And the accuracy, is arguably just too much … I often see a straight road, which we all can see is straight… having a zillion nodes after its been input by you guys … trust me, when a road is plotted, its much easier to make it straight! A human would see that and not use all those unnecessary nodes, which can only serve to slow and clutter the OSM dataset.

And just what is your motive … you seem to enjoy inputting every road your system generates … but with a complete lack of care for the type of road, its name, its surface, or if it connects. When a human maps, we favour plotting the roads that connect the towns, or go somewhere. We mark the through (main) roads through villages as unclassified, in the hope that navigation systems prefer them … with you guys, apart from a few exceptions, everything just gets banged in as residential.
And that’s not good for the poor residents in these side streets watching lorries get stuck every day … more bad press for OSM.

Stephan takes the time to individually show you how you are failing us … I just see so much bad mapping, Im too overwhelmed to try.

Should I lobby the DWG on reversing EVERY changeset attributed to this “team” ? I’ll await your comment before reposting this in more visible areas of the forum.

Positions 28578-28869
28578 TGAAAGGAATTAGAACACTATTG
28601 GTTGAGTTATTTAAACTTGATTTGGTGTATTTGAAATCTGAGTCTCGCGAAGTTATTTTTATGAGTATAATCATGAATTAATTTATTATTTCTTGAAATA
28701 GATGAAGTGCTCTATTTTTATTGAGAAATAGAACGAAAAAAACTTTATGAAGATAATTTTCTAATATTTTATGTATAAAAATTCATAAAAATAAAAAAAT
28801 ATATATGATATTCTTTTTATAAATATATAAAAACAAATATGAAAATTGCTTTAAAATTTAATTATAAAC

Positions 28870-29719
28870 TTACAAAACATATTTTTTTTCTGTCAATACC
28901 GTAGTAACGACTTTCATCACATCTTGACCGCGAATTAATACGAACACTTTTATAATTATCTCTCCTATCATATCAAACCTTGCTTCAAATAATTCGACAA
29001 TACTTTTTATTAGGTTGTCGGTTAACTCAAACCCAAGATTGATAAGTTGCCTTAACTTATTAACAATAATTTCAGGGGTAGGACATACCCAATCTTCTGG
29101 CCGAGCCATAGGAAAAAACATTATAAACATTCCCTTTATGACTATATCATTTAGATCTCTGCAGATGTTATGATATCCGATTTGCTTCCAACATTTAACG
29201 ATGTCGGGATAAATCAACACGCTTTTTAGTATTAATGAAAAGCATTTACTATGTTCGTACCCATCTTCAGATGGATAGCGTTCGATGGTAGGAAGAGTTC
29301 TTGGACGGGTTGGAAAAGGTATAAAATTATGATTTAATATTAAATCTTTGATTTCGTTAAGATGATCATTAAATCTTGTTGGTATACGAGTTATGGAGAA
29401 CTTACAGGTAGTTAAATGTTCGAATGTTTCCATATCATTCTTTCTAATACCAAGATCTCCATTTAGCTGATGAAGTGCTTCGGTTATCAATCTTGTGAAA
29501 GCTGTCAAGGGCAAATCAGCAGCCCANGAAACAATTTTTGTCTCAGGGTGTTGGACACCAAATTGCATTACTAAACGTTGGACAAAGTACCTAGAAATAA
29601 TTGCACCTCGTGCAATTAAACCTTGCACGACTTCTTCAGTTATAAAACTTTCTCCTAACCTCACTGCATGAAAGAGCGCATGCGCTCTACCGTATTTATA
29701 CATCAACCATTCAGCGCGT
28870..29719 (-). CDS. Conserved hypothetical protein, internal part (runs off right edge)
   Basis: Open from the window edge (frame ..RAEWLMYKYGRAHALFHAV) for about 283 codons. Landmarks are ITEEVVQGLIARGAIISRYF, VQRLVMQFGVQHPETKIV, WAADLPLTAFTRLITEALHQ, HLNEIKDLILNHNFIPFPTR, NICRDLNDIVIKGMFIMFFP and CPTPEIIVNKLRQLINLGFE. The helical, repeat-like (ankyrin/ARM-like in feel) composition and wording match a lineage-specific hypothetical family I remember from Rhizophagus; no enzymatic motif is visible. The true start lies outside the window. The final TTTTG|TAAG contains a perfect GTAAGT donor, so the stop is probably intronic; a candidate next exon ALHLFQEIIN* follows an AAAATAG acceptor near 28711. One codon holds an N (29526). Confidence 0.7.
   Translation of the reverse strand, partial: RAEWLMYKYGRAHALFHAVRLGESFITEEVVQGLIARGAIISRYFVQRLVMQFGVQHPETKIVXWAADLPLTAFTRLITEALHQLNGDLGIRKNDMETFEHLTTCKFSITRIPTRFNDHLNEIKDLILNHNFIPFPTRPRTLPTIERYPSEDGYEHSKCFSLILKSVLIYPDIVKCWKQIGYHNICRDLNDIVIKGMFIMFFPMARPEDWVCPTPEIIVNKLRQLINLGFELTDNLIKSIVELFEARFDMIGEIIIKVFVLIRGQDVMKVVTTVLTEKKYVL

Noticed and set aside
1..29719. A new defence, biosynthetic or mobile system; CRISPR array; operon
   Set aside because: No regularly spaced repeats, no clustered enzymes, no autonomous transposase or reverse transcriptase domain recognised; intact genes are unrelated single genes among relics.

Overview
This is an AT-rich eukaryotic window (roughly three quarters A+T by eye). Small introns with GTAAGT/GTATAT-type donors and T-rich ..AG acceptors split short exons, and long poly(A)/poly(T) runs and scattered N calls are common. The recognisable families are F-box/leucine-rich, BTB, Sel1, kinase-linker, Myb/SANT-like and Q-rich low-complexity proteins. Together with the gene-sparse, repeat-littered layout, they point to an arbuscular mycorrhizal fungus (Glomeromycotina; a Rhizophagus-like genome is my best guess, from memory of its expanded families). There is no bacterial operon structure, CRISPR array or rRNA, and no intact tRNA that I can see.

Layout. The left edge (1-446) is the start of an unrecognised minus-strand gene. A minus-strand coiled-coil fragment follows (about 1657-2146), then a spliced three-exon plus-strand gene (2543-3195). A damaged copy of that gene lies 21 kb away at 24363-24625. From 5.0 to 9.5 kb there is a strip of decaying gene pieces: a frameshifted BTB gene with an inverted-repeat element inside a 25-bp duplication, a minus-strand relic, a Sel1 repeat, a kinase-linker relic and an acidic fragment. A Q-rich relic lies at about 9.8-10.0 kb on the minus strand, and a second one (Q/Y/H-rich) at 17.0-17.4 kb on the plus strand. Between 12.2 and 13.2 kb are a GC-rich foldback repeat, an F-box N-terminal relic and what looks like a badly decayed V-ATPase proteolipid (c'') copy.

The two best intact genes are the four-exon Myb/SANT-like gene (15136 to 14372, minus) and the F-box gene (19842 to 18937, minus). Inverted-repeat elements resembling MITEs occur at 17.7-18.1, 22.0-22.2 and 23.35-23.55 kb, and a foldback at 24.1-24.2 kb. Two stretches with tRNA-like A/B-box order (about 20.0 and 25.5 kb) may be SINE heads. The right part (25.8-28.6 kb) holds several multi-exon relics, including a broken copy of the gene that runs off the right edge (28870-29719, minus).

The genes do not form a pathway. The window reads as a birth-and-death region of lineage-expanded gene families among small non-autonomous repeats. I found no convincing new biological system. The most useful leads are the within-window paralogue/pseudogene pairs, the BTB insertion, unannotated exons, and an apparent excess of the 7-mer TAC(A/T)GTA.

Russ, your experience seems to be worse than my worst experience. That area west of Phetburi was the worst part. Another almost such bad area was near Surat Thani (also such an AI import).

My impression is that for you the most important point is the “unpaved issue” too, i.e. roads which should have the “surface=unpaved” tag (or rather “highway=track”) but don’t.
That issue occurred to me far more often that last year, i.e. before the AI imports.

The “residential issue” does not exist for me on bike, my map style renders unclassified and residential equally.
Because I know that things look different for other vehicles, I improve the data when I see such issues while integrating my data collected on ground. But let’s also not forget that there are some other mappers who use residential far too often.